The Pentacrest Museums host interns each year who help with projects big and small, learning on the job, preparing for their futures while contributing to the museums in every way imaginable. Their dedication is commendable. Today, on National Intern Day, the Museums recognize and thank each of them, past and present.
We caught up with current UI Museum of Natural History intern, Ivy Lenane Jewell, to learn more about her work with Director of Research Collections Cindy Opitz in the museum lab. Her artistry, passion, and enthusiasm for prepping specimens for research or display is truly a gift. The Museums are delighted she's crafting these skills with them here at the University of Iowa. Meet Ivy!
Name: Ivy Lenane Jewell
Major: Intermedia BFA with Museum Studies Certificate
Museum affiliation/title: Collections/Taxidermy Intern
How did you start working with the Museum?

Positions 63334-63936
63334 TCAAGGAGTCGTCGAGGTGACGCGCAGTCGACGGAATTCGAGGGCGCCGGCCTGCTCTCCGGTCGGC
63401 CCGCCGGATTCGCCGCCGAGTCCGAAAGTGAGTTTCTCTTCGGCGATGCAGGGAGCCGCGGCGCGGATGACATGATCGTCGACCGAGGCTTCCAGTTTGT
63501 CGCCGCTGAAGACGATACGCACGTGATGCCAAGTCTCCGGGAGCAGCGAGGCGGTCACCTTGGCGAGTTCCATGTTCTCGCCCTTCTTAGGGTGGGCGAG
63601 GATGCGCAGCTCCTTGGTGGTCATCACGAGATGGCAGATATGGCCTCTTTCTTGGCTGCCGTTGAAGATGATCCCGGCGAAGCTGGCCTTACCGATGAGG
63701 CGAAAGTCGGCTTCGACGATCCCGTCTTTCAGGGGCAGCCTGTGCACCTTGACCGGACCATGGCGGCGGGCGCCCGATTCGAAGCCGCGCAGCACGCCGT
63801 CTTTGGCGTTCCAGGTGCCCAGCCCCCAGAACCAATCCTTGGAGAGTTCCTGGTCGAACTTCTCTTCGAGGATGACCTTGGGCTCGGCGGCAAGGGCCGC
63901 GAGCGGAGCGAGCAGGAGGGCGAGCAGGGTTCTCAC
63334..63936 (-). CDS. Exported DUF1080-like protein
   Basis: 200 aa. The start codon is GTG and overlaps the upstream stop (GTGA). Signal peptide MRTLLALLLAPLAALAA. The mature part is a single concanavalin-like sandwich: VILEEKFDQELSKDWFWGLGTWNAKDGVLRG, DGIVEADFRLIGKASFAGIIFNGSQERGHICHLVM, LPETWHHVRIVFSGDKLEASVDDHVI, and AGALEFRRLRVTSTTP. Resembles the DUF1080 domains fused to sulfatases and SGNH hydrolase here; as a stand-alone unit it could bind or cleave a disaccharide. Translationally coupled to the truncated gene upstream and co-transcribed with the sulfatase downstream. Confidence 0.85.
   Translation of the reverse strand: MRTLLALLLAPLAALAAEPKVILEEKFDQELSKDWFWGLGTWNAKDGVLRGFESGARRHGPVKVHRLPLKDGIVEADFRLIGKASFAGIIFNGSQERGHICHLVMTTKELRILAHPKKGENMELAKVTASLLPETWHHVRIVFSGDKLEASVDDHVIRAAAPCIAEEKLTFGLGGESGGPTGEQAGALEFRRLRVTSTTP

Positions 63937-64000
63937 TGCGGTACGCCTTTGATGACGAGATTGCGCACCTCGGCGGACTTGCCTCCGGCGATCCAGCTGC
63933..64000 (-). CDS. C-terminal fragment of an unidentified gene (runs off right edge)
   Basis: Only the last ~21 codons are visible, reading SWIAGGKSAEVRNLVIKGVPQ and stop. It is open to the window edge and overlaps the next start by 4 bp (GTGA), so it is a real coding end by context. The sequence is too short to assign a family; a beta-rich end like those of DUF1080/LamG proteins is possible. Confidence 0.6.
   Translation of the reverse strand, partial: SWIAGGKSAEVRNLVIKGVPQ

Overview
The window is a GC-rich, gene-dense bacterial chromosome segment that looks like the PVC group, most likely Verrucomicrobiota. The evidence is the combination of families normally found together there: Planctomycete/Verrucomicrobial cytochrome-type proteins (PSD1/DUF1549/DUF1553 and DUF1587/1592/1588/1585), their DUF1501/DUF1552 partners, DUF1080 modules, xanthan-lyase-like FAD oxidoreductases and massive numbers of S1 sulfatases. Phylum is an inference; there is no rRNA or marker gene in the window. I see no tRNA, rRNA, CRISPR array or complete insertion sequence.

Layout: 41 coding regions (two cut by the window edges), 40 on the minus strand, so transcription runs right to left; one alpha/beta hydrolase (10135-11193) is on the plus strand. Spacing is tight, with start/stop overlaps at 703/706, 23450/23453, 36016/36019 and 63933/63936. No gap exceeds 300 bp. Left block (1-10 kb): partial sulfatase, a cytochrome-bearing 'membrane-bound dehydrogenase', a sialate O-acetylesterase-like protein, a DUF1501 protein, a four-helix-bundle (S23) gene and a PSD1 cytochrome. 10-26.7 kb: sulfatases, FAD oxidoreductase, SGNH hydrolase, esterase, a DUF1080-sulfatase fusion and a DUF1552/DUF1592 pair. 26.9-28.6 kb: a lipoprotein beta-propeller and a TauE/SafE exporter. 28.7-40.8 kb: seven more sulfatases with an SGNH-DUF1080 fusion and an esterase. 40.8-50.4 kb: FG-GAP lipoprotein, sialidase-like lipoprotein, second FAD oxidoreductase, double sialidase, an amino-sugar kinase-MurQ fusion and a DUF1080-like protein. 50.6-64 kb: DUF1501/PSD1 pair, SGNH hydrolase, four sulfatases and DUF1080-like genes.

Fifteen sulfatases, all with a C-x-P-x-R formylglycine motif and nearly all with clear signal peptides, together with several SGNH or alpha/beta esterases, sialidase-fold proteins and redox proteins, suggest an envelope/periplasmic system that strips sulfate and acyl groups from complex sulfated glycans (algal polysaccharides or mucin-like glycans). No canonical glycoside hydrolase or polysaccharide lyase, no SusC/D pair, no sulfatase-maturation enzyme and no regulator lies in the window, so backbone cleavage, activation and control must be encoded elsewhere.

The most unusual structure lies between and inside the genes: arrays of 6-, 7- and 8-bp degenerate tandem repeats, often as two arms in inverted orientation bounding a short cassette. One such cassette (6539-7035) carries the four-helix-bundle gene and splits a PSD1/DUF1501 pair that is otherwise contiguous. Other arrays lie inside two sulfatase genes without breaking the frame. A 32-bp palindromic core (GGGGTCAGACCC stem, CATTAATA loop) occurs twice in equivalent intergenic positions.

I attended a private tour with a small group of art students and advisors this past spring. I reached out shortly after to see if I could volunteer behind the scenes at the museum. I joined in on bird prep on Thursdays and really enjoyed working hands-on preparing the specimens for the research collection. I geeked out about my interest in museum taxidermy with Cindy and she decided to take me on as an intern!
What projects have you been working on?
Besides specimen prep, I’m also working on mounting a Golden-Laced Wyandotte chicken. She was one of my hens in my backyard flock that died from a raccoon attack. It’s an incredible opportunity to be able to pay my respects and honor her. I’m using historic and modern methods of taxidermy. The inner body form is made using an old method of wrapping wood wool with string. Wood wool is a more sustainable option compared to carving the body form out of balsa wood and is safer for the taxidermist than using foam. Using a classic method while sitting at the tables in the lab, where people did the same thing a hundred years ago, is really romantic and humbling. I’m building the base out of wood and spray insulation foam. I’ll sculpt and carve it and then add dirt and foliage. Then I’ll pose the chicken! Since this whole process uses natural materials, it will be safe to touch and can be used as an educational specimen.